This study empirically investigates how uncertainty and specific investment determine contract duration. Using detailed individual labor contracts of Major League Baseball players, the empirical estimations find that, given that players are more risk-averse than clubs, contract length exhibits a positive relationship with the level of productive uncertainty. This implies that the risk-sharing hypothesis dominates the competing hypothesis of efficient production in individual labor contracts. Moreover, contract length is positively related to specific investment, highlighting that the prediction of the transaction cost theory also holds on individual labor contracts.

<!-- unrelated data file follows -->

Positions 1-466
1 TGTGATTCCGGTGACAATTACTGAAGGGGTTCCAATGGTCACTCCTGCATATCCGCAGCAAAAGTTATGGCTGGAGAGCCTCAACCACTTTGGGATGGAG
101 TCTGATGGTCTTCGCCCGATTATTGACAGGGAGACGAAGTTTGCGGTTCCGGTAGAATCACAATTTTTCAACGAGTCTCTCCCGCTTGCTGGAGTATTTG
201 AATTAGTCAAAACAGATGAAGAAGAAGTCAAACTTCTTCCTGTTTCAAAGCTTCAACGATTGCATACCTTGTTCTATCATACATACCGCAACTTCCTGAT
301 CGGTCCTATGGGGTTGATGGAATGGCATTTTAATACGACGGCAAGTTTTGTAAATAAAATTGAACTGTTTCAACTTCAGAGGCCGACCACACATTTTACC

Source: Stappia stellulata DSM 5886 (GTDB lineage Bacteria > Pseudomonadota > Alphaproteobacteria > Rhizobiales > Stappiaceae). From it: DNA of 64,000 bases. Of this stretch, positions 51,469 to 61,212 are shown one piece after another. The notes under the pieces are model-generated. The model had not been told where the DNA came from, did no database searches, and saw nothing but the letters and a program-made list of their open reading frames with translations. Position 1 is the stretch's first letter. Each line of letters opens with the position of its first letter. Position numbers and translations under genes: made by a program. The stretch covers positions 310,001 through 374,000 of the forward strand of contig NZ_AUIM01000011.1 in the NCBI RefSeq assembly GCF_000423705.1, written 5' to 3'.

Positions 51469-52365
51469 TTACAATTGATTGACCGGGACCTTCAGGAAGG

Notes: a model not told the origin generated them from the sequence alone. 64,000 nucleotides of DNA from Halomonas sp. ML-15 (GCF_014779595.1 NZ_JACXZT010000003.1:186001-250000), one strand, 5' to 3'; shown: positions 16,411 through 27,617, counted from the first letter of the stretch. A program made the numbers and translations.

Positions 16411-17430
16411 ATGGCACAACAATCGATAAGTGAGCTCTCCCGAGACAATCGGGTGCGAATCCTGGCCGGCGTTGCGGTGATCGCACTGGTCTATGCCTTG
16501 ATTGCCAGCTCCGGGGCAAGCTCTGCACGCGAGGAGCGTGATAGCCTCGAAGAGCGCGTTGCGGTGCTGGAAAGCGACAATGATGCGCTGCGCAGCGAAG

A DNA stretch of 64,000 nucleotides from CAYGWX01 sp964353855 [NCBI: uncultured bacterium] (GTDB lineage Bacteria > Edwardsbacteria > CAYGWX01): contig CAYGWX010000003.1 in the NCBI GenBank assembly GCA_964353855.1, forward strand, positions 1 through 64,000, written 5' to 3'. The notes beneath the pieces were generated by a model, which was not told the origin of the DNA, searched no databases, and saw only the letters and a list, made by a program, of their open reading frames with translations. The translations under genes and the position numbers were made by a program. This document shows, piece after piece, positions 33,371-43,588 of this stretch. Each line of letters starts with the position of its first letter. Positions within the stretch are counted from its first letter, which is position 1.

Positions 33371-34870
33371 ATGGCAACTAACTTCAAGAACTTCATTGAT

- Specific investment